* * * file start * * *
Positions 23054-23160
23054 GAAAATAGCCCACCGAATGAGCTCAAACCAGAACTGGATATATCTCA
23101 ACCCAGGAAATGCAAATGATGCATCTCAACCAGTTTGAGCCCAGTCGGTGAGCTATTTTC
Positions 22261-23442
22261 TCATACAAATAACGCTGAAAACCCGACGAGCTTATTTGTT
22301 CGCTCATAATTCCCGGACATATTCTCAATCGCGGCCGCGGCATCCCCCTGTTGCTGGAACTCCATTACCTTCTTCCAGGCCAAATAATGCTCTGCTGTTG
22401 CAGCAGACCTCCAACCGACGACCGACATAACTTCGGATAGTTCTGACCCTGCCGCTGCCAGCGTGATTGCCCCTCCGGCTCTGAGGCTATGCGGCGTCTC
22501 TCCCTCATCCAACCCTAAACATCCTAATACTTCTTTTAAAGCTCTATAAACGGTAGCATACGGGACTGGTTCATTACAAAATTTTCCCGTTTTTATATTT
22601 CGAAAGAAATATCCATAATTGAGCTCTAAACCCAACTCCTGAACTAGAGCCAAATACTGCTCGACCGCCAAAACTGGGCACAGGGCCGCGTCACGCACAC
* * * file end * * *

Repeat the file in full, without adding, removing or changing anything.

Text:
Positions 23054-23160
23054 GAAAATAGCCCACCGAATGAGCTCAAACCAGAACTGGATATATCTCA
23101 ACCCAGGAAATGCAAATGATGCATCTCAACCAGTTTGAGCCCAGTCGGTGAGCTATTTTC
Positions 22261-23442
22261 TCATACAAATAACGCTGAAAACCCGACGAGCTTATTTGTT
22301 CGCTCATAATTCCCGGACATATTCTCAATCGCGGCCGCGGCATCCCCCTGTTGCTGGAACTCCATTACCTTCTTCCAGGCCAAATAATGCTCTGCTGTTG
22401 CAGCAGACCTCCAACCGACGACCGACATAACTTCGGATAGTTCTGACCCTGCCGCTGCCAGCGTGATTGCCCCTCCGGCTCTGAGGCTATGCGGCGTCTC
22501 TCCCTCATCCAACCCTAAACATCCTAATACTTCTTTTAAAGCTCTATAAACGGTAGCATACGGGACTGGTTCATTACAAAATTTTCCCGTTTTTATATTT
22601 CGAAAGAAATATCCATAATTGAGCTCTAAACCCAACTCCTGAACTAGAGCCAAATACTGCTCGACCGCCAAAACTGGGCACAGGGCCGCGTCACGCACAC